Cicadas and Trees: What You Should Know

The massive numbers of 17 year periodical cicadas that make up Brood X have begun to emerge. Fortunately they do NOT eat tree leaves or branches but they may still be an issues for very young trees. 

The cicadas are harmless to people, but their egg laying is potentially damaging to young trees. According to Suzanne Clingman, the township’s Greenspace inspector and biologist, most smaller trees will probably survive this “natural pruning” provided by the cicadas as they lay their eggs. However, this process can sometimes do enough damage to kill small trees, Clingman said. This pruning is no problem at all for larger trees and may actually be helpful and cause a vigorous bloom next year.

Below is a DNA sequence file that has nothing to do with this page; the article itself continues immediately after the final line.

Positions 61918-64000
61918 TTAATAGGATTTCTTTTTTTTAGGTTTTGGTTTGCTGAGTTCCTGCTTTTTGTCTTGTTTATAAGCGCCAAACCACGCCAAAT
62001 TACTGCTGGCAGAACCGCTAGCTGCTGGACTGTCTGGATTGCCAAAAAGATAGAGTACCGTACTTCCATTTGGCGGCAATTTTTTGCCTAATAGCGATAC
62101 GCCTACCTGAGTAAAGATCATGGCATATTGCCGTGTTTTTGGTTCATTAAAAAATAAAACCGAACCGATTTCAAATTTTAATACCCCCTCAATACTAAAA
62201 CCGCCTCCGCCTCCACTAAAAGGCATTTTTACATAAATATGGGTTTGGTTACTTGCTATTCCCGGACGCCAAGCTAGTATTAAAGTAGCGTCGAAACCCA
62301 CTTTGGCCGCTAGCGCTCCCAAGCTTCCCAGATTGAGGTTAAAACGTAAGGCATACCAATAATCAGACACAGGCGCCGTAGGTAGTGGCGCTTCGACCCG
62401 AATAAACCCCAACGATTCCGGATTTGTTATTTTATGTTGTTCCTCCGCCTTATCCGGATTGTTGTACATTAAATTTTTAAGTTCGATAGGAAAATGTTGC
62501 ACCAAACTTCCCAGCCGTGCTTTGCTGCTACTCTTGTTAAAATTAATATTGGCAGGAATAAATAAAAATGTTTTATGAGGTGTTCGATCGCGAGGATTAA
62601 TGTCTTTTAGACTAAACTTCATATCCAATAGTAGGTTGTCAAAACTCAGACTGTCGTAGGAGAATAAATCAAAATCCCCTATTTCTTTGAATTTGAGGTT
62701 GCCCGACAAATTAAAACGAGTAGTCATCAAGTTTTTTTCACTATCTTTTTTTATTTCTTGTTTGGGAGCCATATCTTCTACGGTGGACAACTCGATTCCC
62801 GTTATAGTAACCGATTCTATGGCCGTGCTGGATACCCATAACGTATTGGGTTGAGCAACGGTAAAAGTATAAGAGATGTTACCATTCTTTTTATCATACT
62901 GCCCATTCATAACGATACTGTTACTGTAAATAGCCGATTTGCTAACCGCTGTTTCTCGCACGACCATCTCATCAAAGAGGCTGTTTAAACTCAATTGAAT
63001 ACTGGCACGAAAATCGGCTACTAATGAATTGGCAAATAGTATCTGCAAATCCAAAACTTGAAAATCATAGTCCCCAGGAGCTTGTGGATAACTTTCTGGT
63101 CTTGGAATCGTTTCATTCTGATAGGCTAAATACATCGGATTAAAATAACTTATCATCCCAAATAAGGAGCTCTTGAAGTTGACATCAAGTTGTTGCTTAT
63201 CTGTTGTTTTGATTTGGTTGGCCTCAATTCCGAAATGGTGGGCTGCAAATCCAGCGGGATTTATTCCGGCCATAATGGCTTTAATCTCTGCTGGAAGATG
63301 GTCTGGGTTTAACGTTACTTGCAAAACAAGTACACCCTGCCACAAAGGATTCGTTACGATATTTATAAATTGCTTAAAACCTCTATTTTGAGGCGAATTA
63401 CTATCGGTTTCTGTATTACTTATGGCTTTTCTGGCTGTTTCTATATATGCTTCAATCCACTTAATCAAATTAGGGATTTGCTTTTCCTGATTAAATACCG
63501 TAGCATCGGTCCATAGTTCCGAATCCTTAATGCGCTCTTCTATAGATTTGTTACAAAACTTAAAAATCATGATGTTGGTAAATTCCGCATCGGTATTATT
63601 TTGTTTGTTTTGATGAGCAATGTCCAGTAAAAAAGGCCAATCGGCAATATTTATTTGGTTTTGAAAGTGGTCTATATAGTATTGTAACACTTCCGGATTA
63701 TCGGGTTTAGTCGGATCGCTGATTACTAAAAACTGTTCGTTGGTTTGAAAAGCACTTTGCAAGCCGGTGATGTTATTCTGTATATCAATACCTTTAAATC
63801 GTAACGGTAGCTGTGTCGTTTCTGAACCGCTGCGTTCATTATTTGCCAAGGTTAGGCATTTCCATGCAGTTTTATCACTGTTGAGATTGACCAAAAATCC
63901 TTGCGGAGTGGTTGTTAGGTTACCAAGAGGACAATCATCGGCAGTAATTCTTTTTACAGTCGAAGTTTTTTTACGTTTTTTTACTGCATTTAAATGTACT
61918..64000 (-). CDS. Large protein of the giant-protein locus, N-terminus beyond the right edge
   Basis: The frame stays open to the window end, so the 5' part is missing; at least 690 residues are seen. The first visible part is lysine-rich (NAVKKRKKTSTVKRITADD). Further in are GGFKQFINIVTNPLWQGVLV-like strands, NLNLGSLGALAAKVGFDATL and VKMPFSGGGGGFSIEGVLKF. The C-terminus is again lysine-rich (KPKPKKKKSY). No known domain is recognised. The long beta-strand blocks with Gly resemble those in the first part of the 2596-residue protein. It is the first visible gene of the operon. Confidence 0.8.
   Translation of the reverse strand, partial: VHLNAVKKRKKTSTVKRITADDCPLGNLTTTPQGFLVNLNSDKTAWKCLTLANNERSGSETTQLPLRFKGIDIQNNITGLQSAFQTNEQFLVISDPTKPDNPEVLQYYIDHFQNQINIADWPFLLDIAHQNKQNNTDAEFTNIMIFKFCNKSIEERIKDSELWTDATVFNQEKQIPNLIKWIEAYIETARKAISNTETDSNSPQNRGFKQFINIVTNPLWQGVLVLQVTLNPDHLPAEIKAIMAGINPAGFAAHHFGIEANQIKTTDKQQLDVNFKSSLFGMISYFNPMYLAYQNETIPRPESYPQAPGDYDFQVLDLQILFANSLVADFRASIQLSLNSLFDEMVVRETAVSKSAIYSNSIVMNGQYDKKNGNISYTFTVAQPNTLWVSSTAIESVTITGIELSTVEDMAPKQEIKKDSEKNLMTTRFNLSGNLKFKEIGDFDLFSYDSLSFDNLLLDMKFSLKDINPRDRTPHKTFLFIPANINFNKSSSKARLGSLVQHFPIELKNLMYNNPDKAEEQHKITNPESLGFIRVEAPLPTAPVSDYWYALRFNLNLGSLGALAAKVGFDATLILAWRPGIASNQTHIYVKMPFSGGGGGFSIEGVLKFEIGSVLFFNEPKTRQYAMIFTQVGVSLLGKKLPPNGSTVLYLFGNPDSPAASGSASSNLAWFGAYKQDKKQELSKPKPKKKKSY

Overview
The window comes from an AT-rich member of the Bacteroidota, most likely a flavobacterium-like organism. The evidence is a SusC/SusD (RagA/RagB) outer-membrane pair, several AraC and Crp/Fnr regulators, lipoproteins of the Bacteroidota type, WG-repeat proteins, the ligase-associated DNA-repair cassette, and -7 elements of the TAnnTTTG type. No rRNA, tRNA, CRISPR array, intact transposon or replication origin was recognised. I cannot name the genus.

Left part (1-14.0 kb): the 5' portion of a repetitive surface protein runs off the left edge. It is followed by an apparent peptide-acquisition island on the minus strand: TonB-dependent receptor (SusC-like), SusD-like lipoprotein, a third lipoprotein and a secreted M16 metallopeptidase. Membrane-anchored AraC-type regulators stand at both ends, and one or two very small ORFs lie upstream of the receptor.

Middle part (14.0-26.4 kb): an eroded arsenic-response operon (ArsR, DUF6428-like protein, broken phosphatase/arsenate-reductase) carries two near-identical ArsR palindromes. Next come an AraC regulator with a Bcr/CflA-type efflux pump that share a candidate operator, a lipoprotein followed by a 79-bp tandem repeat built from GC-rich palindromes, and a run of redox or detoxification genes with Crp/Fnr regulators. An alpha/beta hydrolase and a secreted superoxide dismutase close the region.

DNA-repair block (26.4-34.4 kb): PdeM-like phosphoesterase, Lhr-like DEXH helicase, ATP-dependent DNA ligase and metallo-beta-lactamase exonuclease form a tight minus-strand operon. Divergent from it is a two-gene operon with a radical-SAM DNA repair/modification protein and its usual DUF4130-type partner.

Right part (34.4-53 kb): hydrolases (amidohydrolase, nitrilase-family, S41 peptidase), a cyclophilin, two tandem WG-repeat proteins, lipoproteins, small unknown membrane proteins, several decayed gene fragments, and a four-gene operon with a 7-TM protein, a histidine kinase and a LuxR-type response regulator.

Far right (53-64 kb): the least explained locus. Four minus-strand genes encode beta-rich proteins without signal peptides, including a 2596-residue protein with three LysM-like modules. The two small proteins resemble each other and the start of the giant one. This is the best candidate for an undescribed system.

Cover trees with very lightweight netting if they were planted last fall, Clingman said. Mesh tree bags can be purchased online that will cover the crown of the young tree and can be closed where the lowest branches meet the trunk.  Trees only have to be protected for the two or three weeks when cicadas are at their peak, she said. There is no need to wrap the trunk for protection. The nymphs that crawl up the trunk do not lay eggs. Adult females will fly into the trees and slit small branches and deposit eggs inside.   

Do not use pesticides to try and kill the cicadas as important pollinators can be killed as well. By the Fourth of July all the cicadas will have finished their life cycle and died.